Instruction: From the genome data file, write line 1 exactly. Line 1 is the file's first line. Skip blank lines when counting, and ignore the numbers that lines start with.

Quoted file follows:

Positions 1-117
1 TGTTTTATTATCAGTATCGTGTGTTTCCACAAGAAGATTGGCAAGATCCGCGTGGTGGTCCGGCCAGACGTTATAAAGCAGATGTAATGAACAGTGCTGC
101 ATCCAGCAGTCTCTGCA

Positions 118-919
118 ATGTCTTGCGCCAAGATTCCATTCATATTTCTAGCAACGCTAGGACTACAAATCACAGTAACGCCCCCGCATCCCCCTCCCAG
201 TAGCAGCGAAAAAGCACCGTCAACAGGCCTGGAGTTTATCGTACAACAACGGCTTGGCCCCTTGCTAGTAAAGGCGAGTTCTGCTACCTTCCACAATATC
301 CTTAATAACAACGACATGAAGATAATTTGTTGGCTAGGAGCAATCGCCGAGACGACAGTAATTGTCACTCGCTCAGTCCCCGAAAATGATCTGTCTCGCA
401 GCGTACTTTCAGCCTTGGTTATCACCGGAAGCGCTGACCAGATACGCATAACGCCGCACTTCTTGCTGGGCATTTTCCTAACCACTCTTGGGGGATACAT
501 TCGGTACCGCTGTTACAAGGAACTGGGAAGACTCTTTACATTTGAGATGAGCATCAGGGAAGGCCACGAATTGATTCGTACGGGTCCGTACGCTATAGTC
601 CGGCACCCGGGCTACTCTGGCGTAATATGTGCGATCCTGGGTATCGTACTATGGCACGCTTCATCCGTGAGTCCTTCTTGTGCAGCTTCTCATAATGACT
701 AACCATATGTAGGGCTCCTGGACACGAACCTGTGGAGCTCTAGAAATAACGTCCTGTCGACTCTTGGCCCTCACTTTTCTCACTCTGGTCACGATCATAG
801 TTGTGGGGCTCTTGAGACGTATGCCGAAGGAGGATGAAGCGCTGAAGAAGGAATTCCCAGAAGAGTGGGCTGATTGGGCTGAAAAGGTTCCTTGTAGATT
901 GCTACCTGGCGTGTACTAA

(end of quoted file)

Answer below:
Positions 1-117